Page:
Win Tickets to see “TCM Big Screen Classics: The Graduate (50th Anniversary)” (Giveaway runs March 24 – April 8)

Win Tickets to see “The Graduate” on the Big Screen!
in Select Cinemas Nationwide Sunday, April 23 & Wednesday, April 26!

“Mrs. Robinson, you’re trying to seduce me.”

Yay! The Contest is over and the winners are:
Britney, Shelia, Phil, Carrie, Tomas, Andrew, Brad, and Samantha. Check back on Friday 4/21 because we’ll be announcing our next Ticket Giveaway then…

CMH is thrilled to announce the 5th of our 14 movie ticket giveaways this year, courtesy of Fathom Events!

That said, we’ll be giving away EIGHT PAIRS of tickets to see “TCM Big Screen Classics: The Graduate” – the timeless classic starring Dustin Hoffman and Anne Bancroft— the way it was meant to be seen — on the Big Screen!

In order to qualify to win a pair of movie tickets via this contest, you must complete the below entry task by Saturday, April 8 at 6 PM EST.

We will announce the winner(s) on Twitter on Sunday, April 9, between 6PM EST and 7PM EST. If a winner(s) does not have a Twitter account, we will announce that winner(s) via this blog in the comment section below.

The Graduate TCM Big Screen Classics Fathom Events

The film will be playing in select cinemas nationwide for a special two-day-only event on Sunday, April 23 and Wednesday, April 26 at 2:00 p.m. and 7:00 p.m. local time. Winners will be responsible for their own transportation to the Event. Only United States entries are eligible. Please click here before you enter to ensure that the Event is scheduled at a theater near you and that you are able to attend. (please note that there might be slightly different theater listings for each date)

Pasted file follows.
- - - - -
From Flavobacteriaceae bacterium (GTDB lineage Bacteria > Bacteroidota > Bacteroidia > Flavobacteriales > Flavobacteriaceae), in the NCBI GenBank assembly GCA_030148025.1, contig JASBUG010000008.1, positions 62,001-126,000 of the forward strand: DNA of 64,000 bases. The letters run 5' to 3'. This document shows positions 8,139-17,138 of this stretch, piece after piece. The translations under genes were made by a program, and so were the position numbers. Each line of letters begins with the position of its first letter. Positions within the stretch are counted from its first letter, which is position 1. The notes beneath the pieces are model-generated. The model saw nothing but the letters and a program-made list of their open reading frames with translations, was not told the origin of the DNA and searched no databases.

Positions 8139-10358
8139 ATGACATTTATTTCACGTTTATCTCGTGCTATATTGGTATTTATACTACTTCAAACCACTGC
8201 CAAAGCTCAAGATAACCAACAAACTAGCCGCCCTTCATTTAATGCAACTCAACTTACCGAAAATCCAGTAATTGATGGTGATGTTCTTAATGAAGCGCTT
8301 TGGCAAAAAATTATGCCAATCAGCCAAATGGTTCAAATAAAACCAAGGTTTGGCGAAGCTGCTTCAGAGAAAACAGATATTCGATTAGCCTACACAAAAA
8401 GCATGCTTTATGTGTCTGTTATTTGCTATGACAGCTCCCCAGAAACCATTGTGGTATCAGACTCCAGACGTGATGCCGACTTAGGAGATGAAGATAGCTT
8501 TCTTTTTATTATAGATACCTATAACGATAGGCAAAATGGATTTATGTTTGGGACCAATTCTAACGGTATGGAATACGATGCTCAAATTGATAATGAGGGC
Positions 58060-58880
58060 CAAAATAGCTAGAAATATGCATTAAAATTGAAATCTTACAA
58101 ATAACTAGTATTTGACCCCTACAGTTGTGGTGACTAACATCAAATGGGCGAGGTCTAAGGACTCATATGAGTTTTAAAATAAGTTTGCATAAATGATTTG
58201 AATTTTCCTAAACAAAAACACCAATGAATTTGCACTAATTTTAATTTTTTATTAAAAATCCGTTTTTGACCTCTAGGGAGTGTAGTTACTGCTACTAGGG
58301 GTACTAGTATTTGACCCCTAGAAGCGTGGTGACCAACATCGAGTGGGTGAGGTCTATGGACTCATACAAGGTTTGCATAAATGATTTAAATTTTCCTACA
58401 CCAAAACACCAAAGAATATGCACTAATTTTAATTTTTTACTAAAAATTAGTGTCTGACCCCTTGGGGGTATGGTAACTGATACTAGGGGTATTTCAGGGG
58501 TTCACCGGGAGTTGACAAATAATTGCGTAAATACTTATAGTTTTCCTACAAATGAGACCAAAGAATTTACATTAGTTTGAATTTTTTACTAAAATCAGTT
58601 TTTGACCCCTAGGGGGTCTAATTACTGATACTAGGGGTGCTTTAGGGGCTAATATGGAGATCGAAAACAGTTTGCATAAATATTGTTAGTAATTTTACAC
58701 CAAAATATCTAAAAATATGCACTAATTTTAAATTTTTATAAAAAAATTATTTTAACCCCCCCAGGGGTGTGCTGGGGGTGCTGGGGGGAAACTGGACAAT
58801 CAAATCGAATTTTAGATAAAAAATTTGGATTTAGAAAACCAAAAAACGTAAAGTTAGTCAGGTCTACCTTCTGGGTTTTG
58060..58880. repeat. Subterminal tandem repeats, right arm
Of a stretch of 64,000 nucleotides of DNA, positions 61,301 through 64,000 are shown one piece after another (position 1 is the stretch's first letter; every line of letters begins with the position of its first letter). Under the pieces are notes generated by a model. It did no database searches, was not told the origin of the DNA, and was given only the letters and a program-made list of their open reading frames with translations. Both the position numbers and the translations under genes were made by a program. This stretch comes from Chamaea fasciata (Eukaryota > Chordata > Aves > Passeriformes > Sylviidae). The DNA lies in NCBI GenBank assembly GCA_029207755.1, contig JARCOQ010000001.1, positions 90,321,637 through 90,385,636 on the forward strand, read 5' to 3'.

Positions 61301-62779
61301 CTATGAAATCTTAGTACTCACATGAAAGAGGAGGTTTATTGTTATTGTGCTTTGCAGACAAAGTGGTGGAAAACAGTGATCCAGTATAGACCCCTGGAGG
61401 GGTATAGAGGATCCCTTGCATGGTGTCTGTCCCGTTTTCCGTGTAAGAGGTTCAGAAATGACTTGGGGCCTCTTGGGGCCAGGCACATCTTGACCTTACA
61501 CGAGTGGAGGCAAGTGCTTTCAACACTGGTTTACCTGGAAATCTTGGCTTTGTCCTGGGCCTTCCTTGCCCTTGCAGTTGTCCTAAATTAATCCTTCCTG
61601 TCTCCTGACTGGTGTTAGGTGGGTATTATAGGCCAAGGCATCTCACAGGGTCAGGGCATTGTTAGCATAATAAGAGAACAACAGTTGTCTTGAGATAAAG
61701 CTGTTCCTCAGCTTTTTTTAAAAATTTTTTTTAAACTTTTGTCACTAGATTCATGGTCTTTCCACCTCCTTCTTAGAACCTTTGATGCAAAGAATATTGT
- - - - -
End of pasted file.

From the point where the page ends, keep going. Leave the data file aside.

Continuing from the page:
About the film:

Dustin Hoffman stars as the confused, floundering Benjamin Braddock, a new college graduate who seems to have no ambition in life until he crosses paths with the very married Mrs. Robinson (Anne Bancroft).

ENTRY TASK (2-parts) to be completed by Saturday, April 8 at 6PM EST…

1) Answer the below question via the comment section at the bottom of this blog post


What is it about “The Graduate” that, in your opinion, makes it a Classic? And, if you haven’t seen it, why do you want to see it on the Big Screen?

2) Then TWEET* (not DM) the following message:

Just entered to win tickets to see “The Graduate” on the Big Screen courtesy of @ClassicMovieHub & @FathomEvents #TCMBigScreen

*If you don’t have a Twitter account, you can still enter the contest by simply answering the above question via the comment section at the bottom of this blog — BUT PLEASE ENSURE THAT YOU ADD THIS VERBIAGE TO YOUR ANSWER: I do not have a Twitter account, so I am posting here to enter but cannot tweet the message.

NOTE: if for any reason you encounter a problem commenting here on this blog, please feel free to tweet or DM us, or send an email to and we will be happy to create the entry for you.

Please note that only United States residents are eligible to enter this giveaway contest. (see contest rules for further information)

BlogHub members ARE also eligible to win if they live within the Continental United States (as noted above).

You can follow Fathom Events on Twitter at @fathomevents

Good Luck!

–Annmarie Gatti for Classic Movie Hub


This entry was posted in Contests & Giveaways, Fathom Events, TCM Big Screen Classics. Bookmark the permalink.

53 Responses to Win Tickets to see “TCM Big Screen Classics: The Graduate (50th Anniversary)” (Giveaway runs March 24 – April 8)

  1. James Herington says: